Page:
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# Python Matplotlib – An Overview

• Last Updated : 09 Mar, 2020

It is a very powerful plotting library useful for those working with Python and NumPy. And for making statistical interference, it becomes very necessary to visualize our data and Matplotlib is the tool that can be very helpful for this purpose. It provides MATLAB like interface only difference is that it uses Python and is open source.

## Installation

It is very easy to install Matplotlib in your PC, you just have to open the command prompt and give the following command :

`python -m pip install -U matplotlib`

It is assumed that you are using the latest version of Python i.e Python 3. and if you wish to foray into the world of Machine Learning it is suggested to download Anaconda Package Distribution which comes with many preinstalled libraries like Matplotlib, Numpy, Pandas, Scikit-learn, and most important one is Jupyter Notebook.

## Basics

Before moving further let us clear our basics,

• Figure – It is a whole figure which contains one or more than one axes or plots.
• Axes – A figure contains usually more than one axes (plots) and it may contain two or three in case of three-dimensional structure or objects. Each Axes has a title, an X –label, and Y –label.
• Axis- It takes care of generating graph limits
• Artists- Mostly they are tied to the axes, and whatever we see on the figure like text objects, line2d objects, collection objects.

Now that we have understood the basics, let us make a simple plot:

#### Making a simple plot So, here we are passing two arrays as input and using `show()`, to get the required plot, as from the graph you can see that the first array appears on the x-axis and the second array appears on the y-axis of the given plot. Now let us add the title to the plots #### Plotting Multiple Sets of Data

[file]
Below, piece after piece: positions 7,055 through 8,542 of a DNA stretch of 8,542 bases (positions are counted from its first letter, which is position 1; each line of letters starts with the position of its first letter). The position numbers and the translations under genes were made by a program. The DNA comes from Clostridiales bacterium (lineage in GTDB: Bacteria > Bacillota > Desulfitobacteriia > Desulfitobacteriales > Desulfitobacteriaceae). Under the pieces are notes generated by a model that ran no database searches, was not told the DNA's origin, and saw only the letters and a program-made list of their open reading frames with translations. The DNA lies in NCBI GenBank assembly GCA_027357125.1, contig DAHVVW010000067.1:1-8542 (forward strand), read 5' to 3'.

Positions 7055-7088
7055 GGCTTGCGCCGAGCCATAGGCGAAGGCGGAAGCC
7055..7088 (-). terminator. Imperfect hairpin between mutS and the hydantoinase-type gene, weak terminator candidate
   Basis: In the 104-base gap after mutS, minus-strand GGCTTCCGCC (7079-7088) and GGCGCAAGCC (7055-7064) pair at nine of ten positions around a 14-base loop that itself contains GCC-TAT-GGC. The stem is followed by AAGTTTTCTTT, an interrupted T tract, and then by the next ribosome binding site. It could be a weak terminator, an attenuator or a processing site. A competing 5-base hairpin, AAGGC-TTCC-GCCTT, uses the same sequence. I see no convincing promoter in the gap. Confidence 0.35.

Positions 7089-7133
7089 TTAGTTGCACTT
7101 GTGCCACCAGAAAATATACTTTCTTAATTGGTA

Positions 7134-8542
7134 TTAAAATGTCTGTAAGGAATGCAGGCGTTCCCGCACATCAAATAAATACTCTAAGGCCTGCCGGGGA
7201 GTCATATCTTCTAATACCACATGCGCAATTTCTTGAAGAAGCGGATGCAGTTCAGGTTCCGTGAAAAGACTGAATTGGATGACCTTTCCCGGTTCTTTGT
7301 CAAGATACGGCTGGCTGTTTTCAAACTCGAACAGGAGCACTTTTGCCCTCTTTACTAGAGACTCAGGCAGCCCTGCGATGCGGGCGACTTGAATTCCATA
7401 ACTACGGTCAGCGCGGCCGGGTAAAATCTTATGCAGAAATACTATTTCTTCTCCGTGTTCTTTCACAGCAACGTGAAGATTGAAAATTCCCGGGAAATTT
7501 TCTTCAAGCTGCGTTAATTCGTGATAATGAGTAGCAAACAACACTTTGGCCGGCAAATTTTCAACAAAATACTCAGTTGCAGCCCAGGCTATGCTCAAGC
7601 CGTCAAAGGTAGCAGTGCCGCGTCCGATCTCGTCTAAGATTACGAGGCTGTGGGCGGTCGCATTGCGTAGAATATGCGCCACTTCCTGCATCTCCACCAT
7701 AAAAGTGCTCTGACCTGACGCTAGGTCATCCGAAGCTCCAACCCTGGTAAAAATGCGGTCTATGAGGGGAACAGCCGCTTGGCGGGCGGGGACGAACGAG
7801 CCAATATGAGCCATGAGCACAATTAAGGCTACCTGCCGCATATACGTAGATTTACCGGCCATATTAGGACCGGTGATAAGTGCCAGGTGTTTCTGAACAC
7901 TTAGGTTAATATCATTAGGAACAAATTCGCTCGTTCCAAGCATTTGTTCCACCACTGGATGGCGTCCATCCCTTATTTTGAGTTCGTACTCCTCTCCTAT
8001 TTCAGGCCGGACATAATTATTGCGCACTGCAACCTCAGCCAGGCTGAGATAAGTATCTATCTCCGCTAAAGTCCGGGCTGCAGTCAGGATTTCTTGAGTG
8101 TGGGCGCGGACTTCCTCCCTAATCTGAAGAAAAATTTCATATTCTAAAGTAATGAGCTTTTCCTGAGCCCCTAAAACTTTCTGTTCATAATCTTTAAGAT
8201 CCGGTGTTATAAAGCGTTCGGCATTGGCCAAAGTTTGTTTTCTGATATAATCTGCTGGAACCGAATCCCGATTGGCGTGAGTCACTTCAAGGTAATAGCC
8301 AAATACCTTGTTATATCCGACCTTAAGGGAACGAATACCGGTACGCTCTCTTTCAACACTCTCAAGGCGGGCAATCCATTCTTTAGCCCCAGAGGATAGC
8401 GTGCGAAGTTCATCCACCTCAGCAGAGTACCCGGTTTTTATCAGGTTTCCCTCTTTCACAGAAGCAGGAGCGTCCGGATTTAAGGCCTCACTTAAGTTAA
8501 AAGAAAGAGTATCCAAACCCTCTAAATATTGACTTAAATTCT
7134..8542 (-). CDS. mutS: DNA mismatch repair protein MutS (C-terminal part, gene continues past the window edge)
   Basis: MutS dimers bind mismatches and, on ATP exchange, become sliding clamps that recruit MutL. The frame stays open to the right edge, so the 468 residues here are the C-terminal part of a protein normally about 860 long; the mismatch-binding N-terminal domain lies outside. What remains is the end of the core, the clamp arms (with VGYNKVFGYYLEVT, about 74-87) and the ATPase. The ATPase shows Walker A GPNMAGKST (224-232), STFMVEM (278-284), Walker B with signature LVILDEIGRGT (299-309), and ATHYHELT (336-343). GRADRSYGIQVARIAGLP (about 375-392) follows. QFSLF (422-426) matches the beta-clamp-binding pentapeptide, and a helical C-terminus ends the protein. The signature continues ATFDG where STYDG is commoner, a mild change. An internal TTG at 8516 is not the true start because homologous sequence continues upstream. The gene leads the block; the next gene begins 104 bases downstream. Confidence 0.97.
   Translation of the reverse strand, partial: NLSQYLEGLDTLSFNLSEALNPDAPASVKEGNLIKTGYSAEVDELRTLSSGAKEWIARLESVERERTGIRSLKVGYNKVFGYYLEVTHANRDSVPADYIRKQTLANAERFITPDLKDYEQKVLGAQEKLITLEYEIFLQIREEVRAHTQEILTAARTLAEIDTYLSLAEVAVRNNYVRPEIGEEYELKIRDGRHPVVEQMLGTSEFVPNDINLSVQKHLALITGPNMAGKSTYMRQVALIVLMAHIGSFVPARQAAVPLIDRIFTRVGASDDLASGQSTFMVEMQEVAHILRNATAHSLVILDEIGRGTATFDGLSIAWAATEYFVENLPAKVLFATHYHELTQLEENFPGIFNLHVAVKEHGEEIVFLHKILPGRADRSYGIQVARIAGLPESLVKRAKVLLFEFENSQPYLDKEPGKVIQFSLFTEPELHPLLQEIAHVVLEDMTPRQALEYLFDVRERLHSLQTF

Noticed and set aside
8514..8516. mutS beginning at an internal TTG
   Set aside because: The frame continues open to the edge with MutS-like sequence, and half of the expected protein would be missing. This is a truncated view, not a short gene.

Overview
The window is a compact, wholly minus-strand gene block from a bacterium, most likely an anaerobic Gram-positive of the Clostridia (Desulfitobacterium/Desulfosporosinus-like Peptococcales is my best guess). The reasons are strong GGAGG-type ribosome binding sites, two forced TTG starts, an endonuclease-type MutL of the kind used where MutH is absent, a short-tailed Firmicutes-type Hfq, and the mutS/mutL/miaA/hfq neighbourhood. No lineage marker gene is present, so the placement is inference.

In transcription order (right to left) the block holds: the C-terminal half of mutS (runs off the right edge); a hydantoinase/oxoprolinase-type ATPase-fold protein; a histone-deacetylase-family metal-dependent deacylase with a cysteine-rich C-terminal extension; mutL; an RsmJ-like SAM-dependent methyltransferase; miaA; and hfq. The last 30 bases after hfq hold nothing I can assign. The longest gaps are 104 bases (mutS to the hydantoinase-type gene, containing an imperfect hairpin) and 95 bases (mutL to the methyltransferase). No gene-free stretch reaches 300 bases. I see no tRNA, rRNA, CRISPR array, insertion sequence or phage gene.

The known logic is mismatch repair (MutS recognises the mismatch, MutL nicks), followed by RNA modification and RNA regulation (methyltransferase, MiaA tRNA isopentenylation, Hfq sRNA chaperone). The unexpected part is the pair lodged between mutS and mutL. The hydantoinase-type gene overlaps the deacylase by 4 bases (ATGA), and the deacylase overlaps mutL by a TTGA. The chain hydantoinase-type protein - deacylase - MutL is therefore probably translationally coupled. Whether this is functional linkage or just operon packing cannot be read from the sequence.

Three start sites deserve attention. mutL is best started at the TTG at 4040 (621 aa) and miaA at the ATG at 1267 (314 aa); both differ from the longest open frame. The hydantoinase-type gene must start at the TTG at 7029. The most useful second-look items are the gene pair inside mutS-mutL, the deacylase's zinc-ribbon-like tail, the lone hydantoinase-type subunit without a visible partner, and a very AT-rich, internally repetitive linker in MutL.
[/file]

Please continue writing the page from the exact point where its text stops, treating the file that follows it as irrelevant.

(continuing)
We can also plot multiple sets of data by passing in multiple sets of arguments of X and Y-axis in the plot, #### Plotting with keyword Strings

Sometimes we have data in a format which lets us access the particular variables with string, so matplotlib gives us such object with the data keyword argument. So with these, you can generate plots with strings corresponding to the given variables: #### Working with text

Matplotlib has a `text()` command which can be used to add text in an arbitrary location and the `label()` and `title()`, are used to add text in the predefined positions : ## Plotting Bar Graph

Now that we have already learned how to use texts and how to plot a histogram, so let’s move forward and learn how can you plot the bar graph. As we know that the bar graphs are the most common type of graphs, so Matplotlib provides a `bar()`, function to make bar graphs which may take the desired arguments which will we specify, #### Plotting Pie charts

We can also plot the pie chart simply by using the `pie()` command and passing the required arguments, #### Scatter and Three Dimensional plotting

It is the most basic and most widely used graphs, especially they are of great use in solving the regression problems. So let’s say we are plotting to scatter diagram of grades range vs grades of boys and girls in two different colors, (we always use different colors as the graph should be easy to visualize) And we can also view the above scatter in the three-dimensional view, but for this, we have to import another module called mplot3d, and when the module is imported we have to create three-dimensional axes by using the keyword.

Projection = ‘3d’ to the `axes()`, and when the object is created, we pass our arguments girls and boys grades, and grade range ## Conclusion

You have gone through today’s Matplotlib tutorial successfully! There is still much to learn, but you’re definitely ready to go out on your own and create your own amazing plots. If you’re eager to discover more from Matplotlib, consider checking out Geeks for Geeks Archives to learn how to work with matplotlib if you’re ready to start exploring interactive data visualizations with Python.

My Personal Notes arrow_drop_up